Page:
Revolution and After: Tragedies and Farce


The Crisis of the French Monarchy


   The latter half of the eighteenth century saw fundamental challenges to the absolutist monarchy that had been built in France in the seventeenth century. Louis XIV and his advisors had attempted to centralize the monarch's authority by both limiting the power of regional aristocrats and parlements and by establishing a civil bureaucracy loyal to the king. The foundation of that bureaucracy was the intendant system, in which individual regions came under the control of a single intendant who oversaw, for the most part, the administration of that region. The intendants were largely selected from persons not of the aristorcracy and, ideally, were put in charge of regions where they didn't live in the first place. This would make sure that they would be more dedicated to the monarch than to their own or the local aristocracy's interests.

   The intendant system had created unrest, particularly among the aristocracy. All through the eighteenth century, the aristocracy and the regional parlements continued to agitate for what they called libertés , by which they meant those areas of regional government that should be in the hands of the region rather than the monarch. However, by the time of Louis XVI, who ruled from 1774 until his execution in 1792, the intendant system had become hopelessly corrupt. Almost all the intendants were now nobility, and their first allegiance was to themselves rather than the monarch.

   The Parlements were also asserting more independence. All throughout the eighteenth century, the regional Parlements agitated for their "constitutional" rights (although France didn't have a constitution). Before Louis XIV's reforms, the regional Parlements had the right to veto any monarchical legislation. This was meant to be a check on the power of the monarch—and it was extremely effective. Louis XIV abrogated that right and made vetoing a crime; if any regional Parlement vetoed his legislation, he'd clap the lot of them in jail. However, during the eighteenth century, these Parlements began resisting first Louis XV and then Louis XVI. The real break in royal power over the Parlements , however, came when Louis XVI tried to recover some of the expenses of the Seven Years War (1756-1763) by raising taxes. The regional Parlements successfully vetoed this measure and later when the Paris Parlement refused to enact a land tax by claiming it didn't have the authority to do so.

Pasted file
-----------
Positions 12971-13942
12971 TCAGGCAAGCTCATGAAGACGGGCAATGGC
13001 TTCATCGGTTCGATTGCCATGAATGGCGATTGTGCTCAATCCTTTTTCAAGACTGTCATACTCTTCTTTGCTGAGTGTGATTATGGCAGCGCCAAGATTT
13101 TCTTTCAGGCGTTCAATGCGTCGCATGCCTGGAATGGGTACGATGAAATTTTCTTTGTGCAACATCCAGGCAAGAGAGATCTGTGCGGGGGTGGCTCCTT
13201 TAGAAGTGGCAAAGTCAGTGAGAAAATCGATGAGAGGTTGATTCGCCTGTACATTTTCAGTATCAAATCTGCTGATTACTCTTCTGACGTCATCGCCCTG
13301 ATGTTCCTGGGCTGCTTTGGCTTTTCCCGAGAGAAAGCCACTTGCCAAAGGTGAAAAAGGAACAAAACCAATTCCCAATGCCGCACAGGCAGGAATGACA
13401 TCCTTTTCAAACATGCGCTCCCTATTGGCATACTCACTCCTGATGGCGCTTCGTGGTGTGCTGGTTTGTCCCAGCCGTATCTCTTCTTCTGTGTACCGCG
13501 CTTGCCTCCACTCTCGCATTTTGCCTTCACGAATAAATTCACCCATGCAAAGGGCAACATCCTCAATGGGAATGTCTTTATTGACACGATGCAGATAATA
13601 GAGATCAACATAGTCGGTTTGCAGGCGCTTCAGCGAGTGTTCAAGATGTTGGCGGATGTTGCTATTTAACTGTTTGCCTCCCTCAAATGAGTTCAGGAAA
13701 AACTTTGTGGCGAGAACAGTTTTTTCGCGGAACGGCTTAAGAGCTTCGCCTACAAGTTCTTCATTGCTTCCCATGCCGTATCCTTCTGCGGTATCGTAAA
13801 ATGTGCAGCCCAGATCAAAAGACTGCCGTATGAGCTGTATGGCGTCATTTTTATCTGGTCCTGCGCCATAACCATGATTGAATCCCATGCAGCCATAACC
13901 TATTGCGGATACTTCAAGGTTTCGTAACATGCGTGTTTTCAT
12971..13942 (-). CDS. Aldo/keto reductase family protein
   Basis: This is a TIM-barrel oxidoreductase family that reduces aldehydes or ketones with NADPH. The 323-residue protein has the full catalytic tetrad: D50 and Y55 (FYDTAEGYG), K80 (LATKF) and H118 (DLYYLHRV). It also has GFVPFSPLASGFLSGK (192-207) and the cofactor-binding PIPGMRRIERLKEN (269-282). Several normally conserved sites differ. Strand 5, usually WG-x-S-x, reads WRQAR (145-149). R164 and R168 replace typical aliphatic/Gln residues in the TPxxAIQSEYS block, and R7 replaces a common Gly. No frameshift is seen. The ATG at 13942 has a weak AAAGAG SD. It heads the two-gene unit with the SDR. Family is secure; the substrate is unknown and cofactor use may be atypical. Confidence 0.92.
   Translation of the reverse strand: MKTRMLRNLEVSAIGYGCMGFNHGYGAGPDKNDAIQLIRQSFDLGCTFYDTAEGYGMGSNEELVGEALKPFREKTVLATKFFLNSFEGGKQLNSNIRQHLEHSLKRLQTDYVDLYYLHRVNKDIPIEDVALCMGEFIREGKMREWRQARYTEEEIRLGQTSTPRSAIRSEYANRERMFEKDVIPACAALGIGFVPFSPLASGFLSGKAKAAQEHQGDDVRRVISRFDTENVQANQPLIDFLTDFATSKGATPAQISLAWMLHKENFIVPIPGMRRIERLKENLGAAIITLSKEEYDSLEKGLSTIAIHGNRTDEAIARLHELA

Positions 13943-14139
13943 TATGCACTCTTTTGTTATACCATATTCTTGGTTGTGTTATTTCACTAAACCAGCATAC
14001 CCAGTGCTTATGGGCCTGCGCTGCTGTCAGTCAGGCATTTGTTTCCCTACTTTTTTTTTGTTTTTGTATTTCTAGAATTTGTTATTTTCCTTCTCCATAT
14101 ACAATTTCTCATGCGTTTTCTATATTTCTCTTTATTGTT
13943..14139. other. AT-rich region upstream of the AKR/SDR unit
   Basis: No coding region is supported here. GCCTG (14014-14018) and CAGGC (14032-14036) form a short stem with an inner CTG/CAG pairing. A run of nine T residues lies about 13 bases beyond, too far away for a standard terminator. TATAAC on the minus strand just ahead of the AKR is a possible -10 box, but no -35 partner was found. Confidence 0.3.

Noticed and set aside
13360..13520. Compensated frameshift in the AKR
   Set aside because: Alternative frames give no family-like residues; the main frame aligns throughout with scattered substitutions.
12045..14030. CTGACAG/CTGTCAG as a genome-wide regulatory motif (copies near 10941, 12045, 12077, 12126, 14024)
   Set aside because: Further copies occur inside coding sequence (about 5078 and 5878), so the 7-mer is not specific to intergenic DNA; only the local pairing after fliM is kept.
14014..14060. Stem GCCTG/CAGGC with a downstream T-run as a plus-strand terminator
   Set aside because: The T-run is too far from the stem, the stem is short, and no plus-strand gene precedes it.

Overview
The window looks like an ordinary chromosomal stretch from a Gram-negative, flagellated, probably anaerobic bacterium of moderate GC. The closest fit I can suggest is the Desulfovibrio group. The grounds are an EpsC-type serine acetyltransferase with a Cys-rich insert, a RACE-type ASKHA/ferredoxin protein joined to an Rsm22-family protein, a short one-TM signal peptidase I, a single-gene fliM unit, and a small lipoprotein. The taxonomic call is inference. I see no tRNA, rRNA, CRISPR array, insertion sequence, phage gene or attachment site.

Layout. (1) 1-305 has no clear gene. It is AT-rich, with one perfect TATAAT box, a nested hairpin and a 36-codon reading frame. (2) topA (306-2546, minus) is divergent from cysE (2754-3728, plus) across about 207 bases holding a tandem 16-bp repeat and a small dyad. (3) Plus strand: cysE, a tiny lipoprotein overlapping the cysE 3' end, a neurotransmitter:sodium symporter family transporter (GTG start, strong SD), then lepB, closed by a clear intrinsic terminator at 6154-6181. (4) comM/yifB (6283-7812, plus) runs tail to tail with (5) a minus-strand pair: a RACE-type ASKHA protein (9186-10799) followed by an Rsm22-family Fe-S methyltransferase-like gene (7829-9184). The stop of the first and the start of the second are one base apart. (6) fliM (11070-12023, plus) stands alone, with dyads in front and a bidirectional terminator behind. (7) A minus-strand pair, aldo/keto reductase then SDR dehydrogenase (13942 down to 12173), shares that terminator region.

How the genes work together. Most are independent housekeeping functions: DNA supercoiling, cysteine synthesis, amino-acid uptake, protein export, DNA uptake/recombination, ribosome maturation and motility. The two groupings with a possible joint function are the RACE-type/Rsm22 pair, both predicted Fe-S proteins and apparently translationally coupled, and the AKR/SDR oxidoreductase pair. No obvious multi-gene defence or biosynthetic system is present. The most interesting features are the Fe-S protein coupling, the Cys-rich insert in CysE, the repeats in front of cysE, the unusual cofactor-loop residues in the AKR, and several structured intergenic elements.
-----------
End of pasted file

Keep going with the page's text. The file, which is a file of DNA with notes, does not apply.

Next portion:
All of these crises, however, were not as serious as a crisis that was growing in the very fiber of French society: class antagonism. France in the eighteenth century was a deeply stratified society; it was divided into three estates: the nobility, the church, and the third estate (everyone who is not nobility or in the church). The division between the first two estates and the third was rigidly enforced; on the whole, the administration of France was in the hands of the first two estates.

   All throughout the eighteenth century, the tension between the first two and the third estate was growing; in many ways, the French Revolution is more about this class tension than it is about monarchical power. While historians like to blame Louis XVI as an ineffectual king and his wife, Marie Antoinette, as offensive and disengaged, there was little that Louis could have done about the rising class tensions. These tensions were fueled, in part, by the rise of the mercantile and productive classes. Wealth was beginning to move from the nobility to the third estate; along with their growing economic importance, the wealthy entrepreneurs and merchants of the third estate wanted more control over regional Parlements , the state government, taxes, and even the church.